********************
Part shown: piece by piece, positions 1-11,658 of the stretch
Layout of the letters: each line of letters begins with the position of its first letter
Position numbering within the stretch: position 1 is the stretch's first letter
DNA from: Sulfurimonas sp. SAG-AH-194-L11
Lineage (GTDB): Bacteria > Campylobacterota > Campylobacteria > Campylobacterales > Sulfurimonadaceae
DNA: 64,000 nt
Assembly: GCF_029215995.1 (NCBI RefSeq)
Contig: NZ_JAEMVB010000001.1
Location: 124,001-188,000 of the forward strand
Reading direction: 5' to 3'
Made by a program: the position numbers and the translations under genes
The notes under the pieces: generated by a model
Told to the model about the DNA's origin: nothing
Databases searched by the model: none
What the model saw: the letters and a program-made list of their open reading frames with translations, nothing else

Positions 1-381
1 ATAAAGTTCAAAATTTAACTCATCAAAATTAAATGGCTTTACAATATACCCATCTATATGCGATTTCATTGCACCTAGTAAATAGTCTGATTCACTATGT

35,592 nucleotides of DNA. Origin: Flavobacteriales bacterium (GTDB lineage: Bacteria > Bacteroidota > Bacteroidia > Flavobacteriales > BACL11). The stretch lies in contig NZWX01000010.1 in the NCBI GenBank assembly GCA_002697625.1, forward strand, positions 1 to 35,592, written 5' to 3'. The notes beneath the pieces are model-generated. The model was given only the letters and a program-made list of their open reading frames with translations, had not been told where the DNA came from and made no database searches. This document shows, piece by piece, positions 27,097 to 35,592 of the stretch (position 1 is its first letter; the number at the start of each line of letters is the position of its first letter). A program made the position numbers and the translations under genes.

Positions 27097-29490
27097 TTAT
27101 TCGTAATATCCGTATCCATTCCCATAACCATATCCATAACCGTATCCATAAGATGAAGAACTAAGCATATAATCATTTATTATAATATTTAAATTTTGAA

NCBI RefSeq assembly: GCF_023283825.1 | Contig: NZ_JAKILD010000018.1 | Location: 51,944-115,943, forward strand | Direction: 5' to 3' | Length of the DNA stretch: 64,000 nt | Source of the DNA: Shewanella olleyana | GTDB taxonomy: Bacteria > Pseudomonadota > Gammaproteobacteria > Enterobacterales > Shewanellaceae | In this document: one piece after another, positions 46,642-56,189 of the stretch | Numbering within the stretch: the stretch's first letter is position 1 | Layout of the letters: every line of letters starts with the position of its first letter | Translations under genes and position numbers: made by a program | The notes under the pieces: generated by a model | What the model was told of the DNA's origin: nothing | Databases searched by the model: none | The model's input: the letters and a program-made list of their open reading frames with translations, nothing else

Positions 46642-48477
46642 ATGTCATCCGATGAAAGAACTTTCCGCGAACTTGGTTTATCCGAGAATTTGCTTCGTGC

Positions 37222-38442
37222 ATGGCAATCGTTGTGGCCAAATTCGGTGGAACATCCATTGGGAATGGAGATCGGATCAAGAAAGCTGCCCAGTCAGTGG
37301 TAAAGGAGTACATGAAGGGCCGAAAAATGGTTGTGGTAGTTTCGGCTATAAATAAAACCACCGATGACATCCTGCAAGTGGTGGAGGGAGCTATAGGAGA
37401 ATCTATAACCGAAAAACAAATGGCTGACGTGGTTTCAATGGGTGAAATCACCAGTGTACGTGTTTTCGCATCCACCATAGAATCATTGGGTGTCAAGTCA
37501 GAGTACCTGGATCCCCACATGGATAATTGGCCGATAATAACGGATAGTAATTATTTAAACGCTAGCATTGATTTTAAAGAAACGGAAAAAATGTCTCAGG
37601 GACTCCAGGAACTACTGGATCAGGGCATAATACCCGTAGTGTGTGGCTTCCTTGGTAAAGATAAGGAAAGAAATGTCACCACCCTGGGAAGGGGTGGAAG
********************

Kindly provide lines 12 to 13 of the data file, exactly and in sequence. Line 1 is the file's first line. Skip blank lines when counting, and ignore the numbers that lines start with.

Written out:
The notes under the pieces: generated by a model
Told to the model about the DNA's origin: nothing